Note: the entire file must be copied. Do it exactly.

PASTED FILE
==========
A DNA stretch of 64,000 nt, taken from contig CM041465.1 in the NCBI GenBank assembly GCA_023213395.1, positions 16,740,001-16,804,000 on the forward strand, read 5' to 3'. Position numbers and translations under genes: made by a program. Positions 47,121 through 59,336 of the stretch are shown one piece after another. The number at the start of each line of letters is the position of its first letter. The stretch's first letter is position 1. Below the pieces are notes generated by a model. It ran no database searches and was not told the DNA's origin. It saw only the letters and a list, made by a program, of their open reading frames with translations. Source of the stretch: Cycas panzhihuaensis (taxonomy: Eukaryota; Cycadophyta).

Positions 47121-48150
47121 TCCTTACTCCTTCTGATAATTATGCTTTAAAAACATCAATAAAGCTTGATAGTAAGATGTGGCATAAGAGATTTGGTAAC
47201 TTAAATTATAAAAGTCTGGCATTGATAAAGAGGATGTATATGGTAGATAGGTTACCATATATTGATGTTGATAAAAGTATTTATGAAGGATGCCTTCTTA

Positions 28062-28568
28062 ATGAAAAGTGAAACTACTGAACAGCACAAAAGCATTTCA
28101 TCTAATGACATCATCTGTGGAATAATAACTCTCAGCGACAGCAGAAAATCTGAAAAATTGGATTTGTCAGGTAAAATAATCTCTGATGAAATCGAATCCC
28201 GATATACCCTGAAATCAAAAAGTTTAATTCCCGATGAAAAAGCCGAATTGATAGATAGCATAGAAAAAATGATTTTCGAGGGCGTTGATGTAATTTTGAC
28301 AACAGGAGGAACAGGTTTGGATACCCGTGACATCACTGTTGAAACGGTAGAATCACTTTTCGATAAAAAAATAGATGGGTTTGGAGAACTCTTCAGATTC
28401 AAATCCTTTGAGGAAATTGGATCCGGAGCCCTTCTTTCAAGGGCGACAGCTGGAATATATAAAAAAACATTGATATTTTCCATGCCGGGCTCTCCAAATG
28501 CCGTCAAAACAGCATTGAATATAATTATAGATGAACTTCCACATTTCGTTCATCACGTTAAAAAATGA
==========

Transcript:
A DNA stretch of 64,000 nt, taken from contig CM041465.1 in the NCBI GenBank assembly GCA_023213395.1, positions 16,740,001-16,804,000 on the forward strand, read 5' to 3'. Position numbers and translations under genes: made by a program. Positions 47,121 through 59,336 of the stretch are shown one piece after another. The number at the start of each line of letters is the position of its first letter. The stretch's first letter is position 1. Below the pieces are notes generated by a model. It ran no database searches and was not told the DNA's origin. It saw only the letters and a list, made by a program, of their open reading frames with translations. Source of the stretch: Cycas panzhihuaensis (taxonomy: Eukaryota; Cycadophyta).

Positions 47121-48150
47121 TCCTTACTCCTTCTGATAATTATGCTTTAAAAACATCAATAAAGCTTGATAGTAAGATGTGGCATAAGAGATTTGGTAAC
47201 TTAAATTATAAAAGTCTGGCATTGATAAAGAGGATGTATATGGTAGATAGGTTACCATATATTGATGTTGATAAAAGTATTTATGAAGGATGCCTTCTTA

Positions 28062-28568
28062 ATGAAAAGTGAAACTACTGAACAGCACAAAAGCATTTCA
28101 TCTAATGACATCATCTGTGGAATAATAACTCTCAGCGACAGCAGAAAATCTGAAAAATTGGATTTGTCAGGTAAAATAATCTCTGATGAAATCGAATCCC
28201 GATATACCCTGAAATCAAAAAGTTTAATTCCCGATGAAAAAGCCGAATTGATAGATAGCATAGAAAAAATGATTTTCGAGGGCGTTGATGTAATTTTGAC
28301 AACAGGAGGAACAGGTTTGGATACCCGTGACATCACTGTTGAAACGGTAGAATCACTTTTCGATAAAAAAATAGATGGGTTTGGAGAACTCTTCAGATTC
28401 AAATCCTTTGAGGAAATTGGATCCGGAGCCCTTCTTTCAAGGGCGACAGCTGGAATATATAAAAAAACATTGATATTTTCCATGCCGGGCTCTCCAAATG
28501 CCGTCAAAACAGCATTGAATATAATTATAGATGAACTTCCACATTTCGTTCATCACGTTAAAAAATGA